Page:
without disturbing or scaring off wildlife. We left all electronics at home, except for a cell phone, so silence and peacefulness enveloped us. We’d ride miles and not see anyone. We felt like we were in a different world where time slowed down. It was a great escape from modern life.
The birdwatching was excellent. Hawks, eagles and vultures circled overhead, woodpeckers drilled for insects, ducks and geese swam in ponds, blue herons and egrets fished in vast wetlands, and lots of bluebirds, goldfinches, cardinals and songbirds darted through the green canopy around us. Rabbits raced through the underbrush, woodchucks stood to watch us pass, and deer and turkey foraged in the fields. We saw more turtles dozing on logs, frogs, grasshoppers and salamanders than we could count. One day we saw a large black snake contentedly sunning itself on the rocks near the trail.
Machens to North Jefferson:
The Katy Trail State Park’s easternmost trailhead is Machens. The trail then follows the northern bank of the Missouri River from St. Charles to North Jefferson. On this stretch, dolomite and sandstone cliffs, covered with vegetation and trees, hug the trail as it winds through rich bottomland farms and forests.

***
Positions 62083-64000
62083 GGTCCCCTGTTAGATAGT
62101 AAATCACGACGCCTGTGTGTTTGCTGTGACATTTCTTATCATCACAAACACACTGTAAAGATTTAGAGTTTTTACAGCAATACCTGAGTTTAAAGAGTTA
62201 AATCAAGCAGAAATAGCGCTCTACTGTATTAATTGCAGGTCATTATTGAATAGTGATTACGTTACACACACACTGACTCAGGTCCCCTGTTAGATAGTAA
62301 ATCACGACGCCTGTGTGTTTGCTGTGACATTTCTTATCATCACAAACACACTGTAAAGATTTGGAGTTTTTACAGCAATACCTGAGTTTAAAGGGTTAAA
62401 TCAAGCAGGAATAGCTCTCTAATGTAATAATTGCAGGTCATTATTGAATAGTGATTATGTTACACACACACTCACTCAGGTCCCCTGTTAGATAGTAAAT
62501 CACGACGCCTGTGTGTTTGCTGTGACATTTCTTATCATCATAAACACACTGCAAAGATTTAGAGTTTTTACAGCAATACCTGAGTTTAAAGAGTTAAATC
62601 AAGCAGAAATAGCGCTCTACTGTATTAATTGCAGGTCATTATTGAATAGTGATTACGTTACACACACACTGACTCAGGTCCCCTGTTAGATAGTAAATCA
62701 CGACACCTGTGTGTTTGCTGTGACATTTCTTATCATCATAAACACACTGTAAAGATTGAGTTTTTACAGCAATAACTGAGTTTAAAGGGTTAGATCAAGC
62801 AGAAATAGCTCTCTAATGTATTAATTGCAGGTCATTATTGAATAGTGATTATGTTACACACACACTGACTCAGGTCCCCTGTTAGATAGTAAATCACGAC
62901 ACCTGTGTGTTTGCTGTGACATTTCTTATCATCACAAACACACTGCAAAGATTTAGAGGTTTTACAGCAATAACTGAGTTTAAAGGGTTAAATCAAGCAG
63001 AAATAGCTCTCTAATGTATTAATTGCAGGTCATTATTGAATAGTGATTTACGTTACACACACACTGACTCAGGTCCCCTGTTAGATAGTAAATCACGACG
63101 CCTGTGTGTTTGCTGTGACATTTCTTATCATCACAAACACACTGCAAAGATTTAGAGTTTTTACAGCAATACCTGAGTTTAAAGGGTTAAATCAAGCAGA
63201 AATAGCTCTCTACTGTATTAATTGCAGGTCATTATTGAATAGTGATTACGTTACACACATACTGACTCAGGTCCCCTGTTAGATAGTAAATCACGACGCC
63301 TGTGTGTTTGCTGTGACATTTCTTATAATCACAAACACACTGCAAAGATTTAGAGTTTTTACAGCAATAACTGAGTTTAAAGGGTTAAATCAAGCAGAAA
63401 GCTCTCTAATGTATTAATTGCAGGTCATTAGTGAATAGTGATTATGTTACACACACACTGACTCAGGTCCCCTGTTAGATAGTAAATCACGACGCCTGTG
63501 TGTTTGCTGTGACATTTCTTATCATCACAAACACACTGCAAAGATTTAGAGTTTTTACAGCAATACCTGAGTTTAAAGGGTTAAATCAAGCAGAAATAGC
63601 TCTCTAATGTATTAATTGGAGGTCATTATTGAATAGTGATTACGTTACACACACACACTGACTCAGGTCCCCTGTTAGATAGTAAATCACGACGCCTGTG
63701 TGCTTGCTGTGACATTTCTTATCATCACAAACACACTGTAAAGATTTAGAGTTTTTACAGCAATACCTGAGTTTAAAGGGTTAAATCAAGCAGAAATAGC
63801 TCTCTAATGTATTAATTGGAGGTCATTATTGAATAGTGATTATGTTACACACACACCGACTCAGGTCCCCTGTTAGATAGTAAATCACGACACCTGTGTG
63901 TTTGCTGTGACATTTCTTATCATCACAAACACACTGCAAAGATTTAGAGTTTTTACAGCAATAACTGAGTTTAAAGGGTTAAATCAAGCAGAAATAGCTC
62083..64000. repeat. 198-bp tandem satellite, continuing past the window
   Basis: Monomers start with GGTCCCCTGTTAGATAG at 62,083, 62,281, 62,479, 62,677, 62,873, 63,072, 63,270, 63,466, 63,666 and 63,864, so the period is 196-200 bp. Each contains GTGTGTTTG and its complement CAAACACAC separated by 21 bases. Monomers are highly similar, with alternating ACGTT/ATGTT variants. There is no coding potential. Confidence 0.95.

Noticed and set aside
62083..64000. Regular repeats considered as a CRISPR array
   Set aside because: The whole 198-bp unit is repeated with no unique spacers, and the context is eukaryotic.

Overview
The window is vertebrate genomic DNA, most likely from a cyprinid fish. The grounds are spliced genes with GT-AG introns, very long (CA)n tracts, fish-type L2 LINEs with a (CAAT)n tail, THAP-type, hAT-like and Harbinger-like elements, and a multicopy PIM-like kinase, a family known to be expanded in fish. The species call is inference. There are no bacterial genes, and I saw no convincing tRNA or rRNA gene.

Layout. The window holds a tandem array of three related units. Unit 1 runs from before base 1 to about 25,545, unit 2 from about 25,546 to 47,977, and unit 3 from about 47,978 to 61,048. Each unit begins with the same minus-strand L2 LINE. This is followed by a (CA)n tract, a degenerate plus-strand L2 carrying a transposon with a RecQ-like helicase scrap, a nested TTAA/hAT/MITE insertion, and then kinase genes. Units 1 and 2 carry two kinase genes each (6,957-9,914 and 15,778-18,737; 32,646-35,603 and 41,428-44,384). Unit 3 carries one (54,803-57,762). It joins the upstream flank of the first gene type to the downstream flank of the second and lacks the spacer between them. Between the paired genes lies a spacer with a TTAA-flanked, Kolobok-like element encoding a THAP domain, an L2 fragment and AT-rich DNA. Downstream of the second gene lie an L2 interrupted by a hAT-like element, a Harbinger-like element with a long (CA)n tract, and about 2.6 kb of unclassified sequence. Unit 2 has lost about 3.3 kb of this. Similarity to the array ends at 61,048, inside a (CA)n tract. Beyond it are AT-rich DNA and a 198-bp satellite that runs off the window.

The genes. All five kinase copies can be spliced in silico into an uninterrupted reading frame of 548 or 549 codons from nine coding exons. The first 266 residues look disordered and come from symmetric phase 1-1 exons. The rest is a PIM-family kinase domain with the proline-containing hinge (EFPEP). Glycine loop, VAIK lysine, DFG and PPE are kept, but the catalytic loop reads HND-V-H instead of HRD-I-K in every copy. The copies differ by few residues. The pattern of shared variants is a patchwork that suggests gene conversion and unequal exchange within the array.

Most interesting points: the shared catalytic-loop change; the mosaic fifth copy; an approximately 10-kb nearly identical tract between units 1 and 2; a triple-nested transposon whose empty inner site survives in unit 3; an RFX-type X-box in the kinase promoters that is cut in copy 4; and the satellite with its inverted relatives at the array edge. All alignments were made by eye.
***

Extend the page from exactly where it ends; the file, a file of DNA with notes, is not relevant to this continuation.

Near the eastern end of the trail, about five miles of the Katy Trail traverse the 8,359-acre Weldon Spring Conservation Area, which offers additional hiking, biking, fishing and hunting opportunities. Though few remnants remain today, during World War II, more than 5,000 people worked here in more than 1,000 buildings producing 700 million pounds of TNT. Later, the U.S. Army built a uranium ore processing plant and then later produced herbicides. In 1985, the U.S. Department of Energy took over the site and cleaned it up.
From within Weldon Spring Conservation Area, the Hamburg Trail offers access to the August A. Busch Memorial Conservation Area, a 6,987-acre area containing 3,000 acres of forest in addition to grassland, cropland, old fields, prairie and wetlands. The area has a visitor center, boat rentals, picnic areas, pavilion, hiking trails, fishing jetties, fishing docks, staffed firearms range, archery range and viewing blinds. There are 32 fishable lakes and ponds totaling 550 acres and hunting opportunities.
The 223-acre Grand Bluffs Conservation Area is located in Bluffton. A two-mile hike through maple and oak forests leads to an observation deck located high atop some of the tallest bluffs along the trail, offering majestic views of the river